Market Commentary: France will not go to the dogs

… even if Bruno Le Maire thinks so. For seven years he has been Economy and Finance Minister in Macron’s government and should know what he is talking about. He regards the steady gains of Marine Le Pen’s extreme right Rassemblement national (RN) over the past decades, the strengthening of the radical Left (Front populaire) and the seemingly unstoppable shrinkage of the political center as a catastrophe. Others thinks so too: according to a 2019 survey by the European Council on Foreign Relations, 69% of French voters felt that the country’s political system, as well as that of the EU as a whole, was no longer functioning. At the time, the EU average was just 38%. Seen from the outside, the French appear hysterical. The country has its problems, but they are not bigger than those of, for instance, the UK or Italy. Even in comparison to Germany and the US, France holds its own in many segments of the economy and society.

This Sunday, after the second and decisive round of the national elections, the RN and its allies may finally achieve a majority of seats in the Assemblée nationale. At last Sunday’s first voting round, parties to the left of the RN got 67% of the popular vote, though, a clear majority. This will probably happen again next Sunday. But the peculiarities of the French voting system can easily lead to a rather different distribution of seats in the lower house of parliament. Each of the 577 constituencies sends just one representative to Paris, comparable to America’s winner-takes-all system. At this point, the RN seems to be the main beneficiary.

Since Macron, the President of the Republic, will stay in office until 2027 (unless he resigns at an earlier date) while the government may be run by the RN, it is likely that France will once again be governed by a so-called cohabitation where two different political blocks share power in the executive branch. The president would remain in charge of external affairs and the armed forces, while the government, probably led by Jordan Bardella of the RN, would be responsible for passing new laws and, very importantly, for public finance. In the past, cohabitation had worked reasonably well because the representatives of the center right and the center left were usually on good talking terms and able to compromise. This is now less likely.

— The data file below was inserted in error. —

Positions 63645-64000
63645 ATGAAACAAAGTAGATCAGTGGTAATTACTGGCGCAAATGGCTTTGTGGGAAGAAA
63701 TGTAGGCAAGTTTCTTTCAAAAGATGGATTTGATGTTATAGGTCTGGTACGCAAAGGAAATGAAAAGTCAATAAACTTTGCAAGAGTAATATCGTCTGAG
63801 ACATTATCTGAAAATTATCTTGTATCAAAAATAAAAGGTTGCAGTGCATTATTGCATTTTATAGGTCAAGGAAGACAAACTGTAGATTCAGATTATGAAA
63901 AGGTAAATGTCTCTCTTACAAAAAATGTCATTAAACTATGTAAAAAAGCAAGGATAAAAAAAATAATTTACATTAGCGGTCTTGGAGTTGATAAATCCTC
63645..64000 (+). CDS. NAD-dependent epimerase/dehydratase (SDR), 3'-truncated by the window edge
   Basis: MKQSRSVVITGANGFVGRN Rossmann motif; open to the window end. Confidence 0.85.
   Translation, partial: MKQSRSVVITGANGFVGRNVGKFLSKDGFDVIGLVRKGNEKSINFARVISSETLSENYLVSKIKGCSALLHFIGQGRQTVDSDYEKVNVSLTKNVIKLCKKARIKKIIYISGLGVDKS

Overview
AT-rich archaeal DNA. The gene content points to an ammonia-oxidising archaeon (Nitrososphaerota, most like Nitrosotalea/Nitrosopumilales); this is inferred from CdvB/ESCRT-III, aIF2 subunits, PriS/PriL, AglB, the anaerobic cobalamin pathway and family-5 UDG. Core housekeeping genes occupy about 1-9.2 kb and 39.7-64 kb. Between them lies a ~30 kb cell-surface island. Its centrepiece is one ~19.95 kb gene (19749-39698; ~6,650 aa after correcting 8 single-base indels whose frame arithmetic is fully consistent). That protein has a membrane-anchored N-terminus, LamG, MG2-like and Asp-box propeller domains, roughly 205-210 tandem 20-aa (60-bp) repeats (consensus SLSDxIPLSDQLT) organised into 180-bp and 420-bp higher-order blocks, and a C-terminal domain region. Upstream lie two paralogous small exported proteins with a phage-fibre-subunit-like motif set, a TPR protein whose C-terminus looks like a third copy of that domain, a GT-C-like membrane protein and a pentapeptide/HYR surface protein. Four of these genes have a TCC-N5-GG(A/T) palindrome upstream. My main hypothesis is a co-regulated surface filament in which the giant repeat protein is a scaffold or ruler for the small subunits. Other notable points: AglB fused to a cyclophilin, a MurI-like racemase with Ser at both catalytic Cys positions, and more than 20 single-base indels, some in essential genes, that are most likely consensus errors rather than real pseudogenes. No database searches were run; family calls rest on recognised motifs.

Macron and the RN are ideologically miles apart. The president, urbane, neo-liberal in economic policy making, elitist, increasingly unpopular among voters, “a friend of the rich” and with a much reduced number of supporters in parliament, has to deal with nationalists who demand more money for the police, who intend to take away rights and social benefits of immigrants from Africa and their children, even if they hold French citizenship, who fancy to leave the EU and NATO and would no longer support Ukraine. Several of those RN politicians are racists, anti-Semites, friends of Putin, conspiracists, islamophobic – and most of all they are afraid of the “grand remplacement” where Muslims will account for the majority of the population. Germany’s AfD politicians can relate well with such sentiments.

Let me now continue with a look at the positive economic features of France. Since the launch of the currency union in 1999, real GDP has grown somewhat faster than Germany’s, and much more than Italy’s. French politicians are no big fans of austerity and are usually unimpressed by orders and hectoring from Brussels. On balance, expansionary fiscal policies have been (somewhat) positive for economic growth.

The same holds for employment. Since 2019, the year before Corona, it has been increasing at higher rates than in Germany and Italy.

Mostly due to the robust demand for labor, the unemployment rate has come down from 10.5% in 2014 to 7.4% now. Using the time series of Eurostat this is still more than twice as high as Germany’s.

In addition, and as in many other countries, France has a youth unemployment problem and thus jeopardizes the future of the labor force and the standard of living. Another serious problem is the stagnation of labor productivity. In combination with the growth of the labor force it determines the growth rate of real GDP and is thus the main component of general welfare. People are no longer convinced that their future, and especially that of their children, will be better than their life today.